‘Anglican Use’ Catholic Parishes
A PLACE HAS BEEN PREPARED
This year on the Feast of St. Joseph, my wife, Therese, and I attended a solemn Evensong service held at our parish church in San Antonio. The congregation was composed for the most part of the children of the parish school, whose pure voices were especially enchanting as they sang the responses — including the following — in the graceful, venerable English of the Book of Common Prayer:
Verse: O Lord, show thy mercy upon us.
Response: And grant us thy salvation.
V: O Lord, save the State.
R: And mercifully hear us when we call upon thee.
V: Endue thy Ministers with righteousness.
R: And make thy chosen people joyful.
V: O Lord, save thy people.
R: And bless thine inheritance.
V: Give us peace in our time, O Lord.
R: For it is thou, Lord, only, that makest us dwell in safety.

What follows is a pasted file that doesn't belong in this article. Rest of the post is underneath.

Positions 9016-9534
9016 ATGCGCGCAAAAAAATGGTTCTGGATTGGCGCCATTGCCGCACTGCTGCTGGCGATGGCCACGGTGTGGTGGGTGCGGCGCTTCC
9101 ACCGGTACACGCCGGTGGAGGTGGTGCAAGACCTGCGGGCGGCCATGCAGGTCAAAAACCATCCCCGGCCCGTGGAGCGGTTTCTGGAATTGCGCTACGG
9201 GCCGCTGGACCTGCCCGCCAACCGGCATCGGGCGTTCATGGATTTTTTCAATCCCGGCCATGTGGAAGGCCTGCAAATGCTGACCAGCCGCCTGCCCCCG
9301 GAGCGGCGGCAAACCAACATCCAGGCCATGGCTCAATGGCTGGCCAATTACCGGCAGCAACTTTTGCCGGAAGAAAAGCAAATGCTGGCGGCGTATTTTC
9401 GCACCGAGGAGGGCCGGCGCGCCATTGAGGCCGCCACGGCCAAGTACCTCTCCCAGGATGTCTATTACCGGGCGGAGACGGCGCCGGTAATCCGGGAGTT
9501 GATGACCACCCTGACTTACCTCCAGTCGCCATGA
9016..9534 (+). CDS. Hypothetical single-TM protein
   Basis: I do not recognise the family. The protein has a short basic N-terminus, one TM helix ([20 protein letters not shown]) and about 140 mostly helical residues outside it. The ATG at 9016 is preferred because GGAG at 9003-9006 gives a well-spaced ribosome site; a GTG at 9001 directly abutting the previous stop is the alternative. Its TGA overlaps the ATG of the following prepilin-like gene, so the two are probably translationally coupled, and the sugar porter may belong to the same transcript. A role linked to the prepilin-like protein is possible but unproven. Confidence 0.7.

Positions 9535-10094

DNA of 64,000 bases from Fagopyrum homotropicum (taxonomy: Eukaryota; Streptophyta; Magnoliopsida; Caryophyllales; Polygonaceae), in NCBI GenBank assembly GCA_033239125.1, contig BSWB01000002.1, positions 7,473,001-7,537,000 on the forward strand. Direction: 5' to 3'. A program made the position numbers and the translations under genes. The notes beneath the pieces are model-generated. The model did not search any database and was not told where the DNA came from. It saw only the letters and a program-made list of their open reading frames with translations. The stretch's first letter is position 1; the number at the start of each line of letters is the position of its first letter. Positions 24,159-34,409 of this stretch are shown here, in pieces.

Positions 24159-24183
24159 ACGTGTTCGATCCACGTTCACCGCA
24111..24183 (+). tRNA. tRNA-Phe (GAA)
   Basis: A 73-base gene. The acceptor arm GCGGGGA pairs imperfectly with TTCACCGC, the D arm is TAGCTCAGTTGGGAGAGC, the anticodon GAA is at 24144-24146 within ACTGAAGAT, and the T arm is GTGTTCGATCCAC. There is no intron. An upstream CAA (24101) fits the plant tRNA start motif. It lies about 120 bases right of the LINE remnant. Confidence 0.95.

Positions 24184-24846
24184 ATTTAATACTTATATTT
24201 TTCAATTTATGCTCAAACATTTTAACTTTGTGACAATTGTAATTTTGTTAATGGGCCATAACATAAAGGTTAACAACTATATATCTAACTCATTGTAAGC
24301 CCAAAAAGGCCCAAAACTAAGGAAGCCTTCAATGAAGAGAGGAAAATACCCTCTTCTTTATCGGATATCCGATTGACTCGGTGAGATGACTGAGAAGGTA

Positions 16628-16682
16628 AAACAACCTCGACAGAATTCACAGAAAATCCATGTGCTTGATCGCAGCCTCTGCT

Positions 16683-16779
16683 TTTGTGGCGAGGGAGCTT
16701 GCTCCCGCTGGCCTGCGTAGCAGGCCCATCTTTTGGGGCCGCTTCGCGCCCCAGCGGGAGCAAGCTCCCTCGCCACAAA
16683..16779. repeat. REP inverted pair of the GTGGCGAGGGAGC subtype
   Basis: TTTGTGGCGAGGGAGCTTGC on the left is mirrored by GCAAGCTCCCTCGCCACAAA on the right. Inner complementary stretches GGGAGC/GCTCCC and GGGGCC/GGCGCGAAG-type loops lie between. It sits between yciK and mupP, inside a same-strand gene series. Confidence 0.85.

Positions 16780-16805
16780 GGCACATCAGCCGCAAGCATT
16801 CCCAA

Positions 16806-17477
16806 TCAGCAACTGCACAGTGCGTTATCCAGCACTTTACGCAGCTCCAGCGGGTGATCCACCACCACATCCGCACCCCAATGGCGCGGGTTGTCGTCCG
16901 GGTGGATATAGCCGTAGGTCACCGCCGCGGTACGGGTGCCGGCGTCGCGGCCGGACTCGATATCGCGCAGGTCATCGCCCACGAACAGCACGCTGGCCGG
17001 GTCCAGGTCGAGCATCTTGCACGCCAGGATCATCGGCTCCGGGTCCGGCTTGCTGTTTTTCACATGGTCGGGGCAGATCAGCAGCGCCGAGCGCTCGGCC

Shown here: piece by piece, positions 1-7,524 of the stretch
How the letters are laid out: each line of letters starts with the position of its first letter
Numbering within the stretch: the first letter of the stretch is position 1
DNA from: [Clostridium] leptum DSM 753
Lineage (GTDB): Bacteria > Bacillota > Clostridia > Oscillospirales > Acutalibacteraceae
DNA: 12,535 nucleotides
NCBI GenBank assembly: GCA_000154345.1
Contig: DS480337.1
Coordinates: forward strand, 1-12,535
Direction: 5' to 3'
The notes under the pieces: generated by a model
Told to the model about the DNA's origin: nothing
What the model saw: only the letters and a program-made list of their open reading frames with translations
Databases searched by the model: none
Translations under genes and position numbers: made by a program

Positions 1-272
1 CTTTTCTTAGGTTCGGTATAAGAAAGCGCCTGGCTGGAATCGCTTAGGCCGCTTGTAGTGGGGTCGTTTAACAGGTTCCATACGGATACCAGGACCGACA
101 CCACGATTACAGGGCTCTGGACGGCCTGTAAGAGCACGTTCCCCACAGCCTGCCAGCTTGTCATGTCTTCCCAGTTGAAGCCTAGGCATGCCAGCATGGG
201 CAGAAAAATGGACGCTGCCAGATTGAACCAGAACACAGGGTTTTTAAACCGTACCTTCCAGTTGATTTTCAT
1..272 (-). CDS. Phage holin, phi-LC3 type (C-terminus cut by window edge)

V: O God, make clean our hearts within us.
R: And take not thy Holy Spirit from us.
This same style of language, so much a part of the culture of the English-speaking world, can also be heard in Masses celebrated in the parish church, which was designed and built in 1987 to resemble a 15th-century English country church. The interior, with its stained glass windows, rich medieval colors, rood screen, communion rail, high altar, wineglass pulpit, and Lady Chapel, coupled with the exquisite liturgy, produced an overall effect that could easily move one to tears.
Enjoyed reading this?
READ MORE! REGISTER TODAYSUBSCRIBE
You May Also Enjoy
Implicit in the 'mere Christianity' notion is a denial of the supreme importance of the Catholic faith as the complete revelation of God.
Review of Catholic and Reformed: The Roman and Protestant Churches in English Protestant Thought, 1600-1640
The article by Lee Penn in this issue on the recent General Convention of the…